When I analyze my life and worry that I’m not living up to God’s expectations for me, I’m not trusting that He’s the One ordaining my circumstances. My days are in His book.

When I whine about my slow running pace or curvy body shape, I’m not trusting God’s loving providence of making me slow and curvy.

When I get overwhelmed by my to-do list and all the things I think I *should* be doing, I’m not trusting that God is intimately involved in my life, and working everything together for my good.

As I learned while reading Ann’s book, being thankful in all circumstances requires us to trust God – to open our hands to “all that God freely gives.” We don’t get to judge what we get, and determine whether or not it’s what we wanted or would have chosen. Instead, we get down on humble knees and receive everything that our loving, wise, faithful, good Lord ordains to give us. And then we trust that He will sustain us and give us strength to be faithful in everything He has allowed.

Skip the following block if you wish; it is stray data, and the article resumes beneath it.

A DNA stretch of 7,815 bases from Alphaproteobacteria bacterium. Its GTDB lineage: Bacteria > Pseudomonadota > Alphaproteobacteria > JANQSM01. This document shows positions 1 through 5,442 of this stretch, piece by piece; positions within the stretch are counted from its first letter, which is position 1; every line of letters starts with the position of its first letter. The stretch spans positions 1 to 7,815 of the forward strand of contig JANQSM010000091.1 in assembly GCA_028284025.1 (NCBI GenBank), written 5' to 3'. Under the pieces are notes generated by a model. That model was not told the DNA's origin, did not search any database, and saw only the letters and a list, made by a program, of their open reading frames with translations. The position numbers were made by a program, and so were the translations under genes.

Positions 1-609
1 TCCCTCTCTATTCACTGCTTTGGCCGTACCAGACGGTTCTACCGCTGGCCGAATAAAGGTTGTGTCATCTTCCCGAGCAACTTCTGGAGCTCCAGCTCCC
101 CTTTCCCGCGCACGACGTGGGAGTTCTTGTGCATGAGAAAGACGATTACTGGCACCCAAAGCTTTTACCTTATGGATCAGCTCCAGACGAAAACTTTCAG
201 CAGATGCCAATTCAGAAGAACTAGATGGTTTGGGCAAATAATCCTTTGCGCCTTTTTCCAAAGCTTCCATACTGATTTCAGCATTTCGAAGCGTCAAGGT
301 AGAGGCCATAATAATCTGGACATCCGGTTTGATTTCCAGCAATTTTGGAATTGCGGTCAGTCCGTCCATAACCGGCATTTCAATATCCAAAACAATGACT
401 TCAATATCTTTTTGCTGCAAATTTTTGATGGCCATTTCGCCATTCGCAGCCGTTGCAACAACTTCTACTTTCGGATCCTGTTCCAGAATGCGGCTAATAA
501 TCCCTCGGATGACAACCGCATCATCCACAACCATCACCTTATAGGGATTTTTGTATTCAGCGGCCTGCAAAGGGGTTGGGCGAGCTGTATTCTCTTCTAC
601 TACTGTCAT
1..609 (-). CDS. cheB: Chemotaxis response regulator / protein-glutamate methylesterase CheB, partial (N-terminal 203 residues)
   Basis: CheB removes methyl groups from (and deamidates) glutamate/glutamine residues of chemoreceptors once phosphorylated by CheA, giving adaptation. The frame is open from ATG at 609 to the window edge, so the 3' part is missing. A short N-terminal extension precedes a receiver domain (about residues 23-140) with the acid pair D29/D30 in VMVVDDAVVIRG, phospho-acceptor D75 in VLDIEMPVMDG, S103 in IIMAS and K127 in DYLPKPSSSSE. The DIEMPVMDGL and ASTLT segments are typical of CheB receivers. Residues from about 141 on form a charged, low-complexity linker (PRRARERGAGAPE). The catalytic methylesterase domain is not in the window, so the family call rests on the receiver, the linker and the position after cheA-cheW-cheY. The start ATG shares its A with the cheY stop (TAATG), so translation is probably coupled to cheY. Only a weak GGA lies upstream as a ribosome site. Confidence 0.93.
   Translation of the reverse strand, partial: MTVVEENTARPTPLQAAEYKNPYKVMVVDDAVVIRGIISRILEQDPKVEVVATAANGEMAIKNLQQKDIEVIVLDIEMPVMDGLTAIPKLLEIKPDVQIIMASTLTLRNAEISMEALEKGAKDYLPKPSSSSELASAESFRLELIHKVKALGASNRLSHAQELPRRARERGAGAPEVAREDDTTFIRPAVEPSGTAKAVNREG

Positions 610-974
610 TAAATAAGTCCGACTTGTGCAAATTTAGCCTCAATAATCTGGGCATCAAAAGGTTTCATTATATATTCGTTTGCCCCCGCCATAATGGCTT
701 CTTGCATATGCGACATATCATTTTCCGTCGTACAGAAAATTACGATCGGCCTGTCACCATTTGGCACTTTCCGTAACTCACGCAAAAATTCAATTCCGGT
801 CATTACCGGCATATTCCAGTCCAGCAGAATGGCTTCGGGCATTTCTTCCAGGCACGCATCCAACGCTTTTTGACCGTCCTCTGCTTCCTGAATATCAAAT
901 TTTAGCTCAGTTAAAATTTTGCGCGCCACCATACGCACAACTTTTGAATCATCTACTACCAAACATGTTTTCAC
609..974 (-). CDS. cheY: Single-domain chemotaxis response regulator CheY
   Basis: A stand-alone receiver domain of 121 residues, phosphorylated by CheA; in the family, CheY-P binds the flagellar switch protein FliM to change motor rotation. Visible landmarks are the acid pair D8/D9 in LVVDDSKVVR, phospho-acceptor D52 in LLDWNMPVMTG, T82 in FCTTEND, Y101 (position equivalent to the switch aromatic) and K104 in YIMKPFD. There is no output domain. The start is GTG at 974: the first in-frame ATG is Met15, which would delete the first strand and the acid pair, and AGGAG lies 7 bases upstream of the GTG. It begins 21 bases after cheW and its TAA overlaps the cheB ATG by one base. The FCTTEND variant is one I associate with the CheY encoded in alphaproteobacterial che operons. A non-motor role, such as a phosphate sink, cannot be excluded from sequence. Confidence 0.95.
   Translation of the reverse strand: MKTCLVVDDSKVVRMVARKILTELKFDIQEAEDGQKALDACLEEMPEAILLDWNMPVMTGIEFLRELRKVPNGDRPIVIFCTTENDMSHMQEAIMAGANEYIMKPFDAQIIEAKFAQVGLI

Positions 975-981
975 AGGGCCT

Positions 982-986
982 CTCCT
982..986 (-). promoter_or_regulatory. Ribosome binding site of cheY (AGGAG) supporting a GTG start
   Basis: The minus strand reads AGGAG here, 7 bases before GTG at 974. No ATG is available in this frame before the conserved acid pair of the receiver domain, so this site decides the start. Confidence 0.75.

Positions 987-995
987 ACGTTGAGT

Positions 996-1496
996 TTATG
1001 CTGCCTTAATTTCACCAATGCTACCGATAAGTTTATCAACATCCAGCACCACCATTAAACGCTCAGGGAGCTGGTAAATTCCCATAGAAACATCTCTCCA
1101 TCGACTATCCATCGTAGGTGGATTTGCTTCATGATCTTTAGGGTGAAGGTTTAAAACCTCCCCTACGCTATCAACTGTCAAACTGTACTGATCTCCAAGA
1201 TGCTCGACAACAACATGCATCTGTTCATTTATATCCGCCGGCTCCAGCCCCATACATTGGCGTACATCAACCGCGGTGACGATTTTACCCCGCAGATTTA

I have seen over the past 2 months that this actually works. Being thankful in all circumstances – actually being intentionally, mindfully thankful for specific things – produces joy, gratitude and contentment. I’m serious. Try it.

So today, I’m grateful that I have a job writing, and that God has promised to bless me in all that I do.

I rejoice that I have two legs that can run, and without pain! Who cares about speed?

I praise God for guiding me through each day, and for guiding my life as a whole, and for giving me these verses to savor:

“I cry out to God Most High, to God who fulfills his purpose for me.” (Psalm 57:2)

“My God in his steadfast love will meet me; God will let me look in triumph on my enemies.” (Psalm 59:10)
 What are you thankful for today?

Ambitious much?

12 Jan

This week has been very standard at work: nothing to do. But for some reason, I come home from work just exhausted. I have grand ambitions of working on a project I want to get done or reading a book but the only thing that seems appealing is getting my workout done as fast as I can and then spending the rest of the night glued to the couch and TV. Ever have a week like that?

Last week, I was thinking about my goal of reading 50 books in a year. I did the math the hard way – taking 50 books divided by 12 months and carrying the 2 – when I could have realized my over-ambition quite fast by taking 50 books into 52 weeks. Hmmm… that equals out to be almost a book a week. Every week. All year long.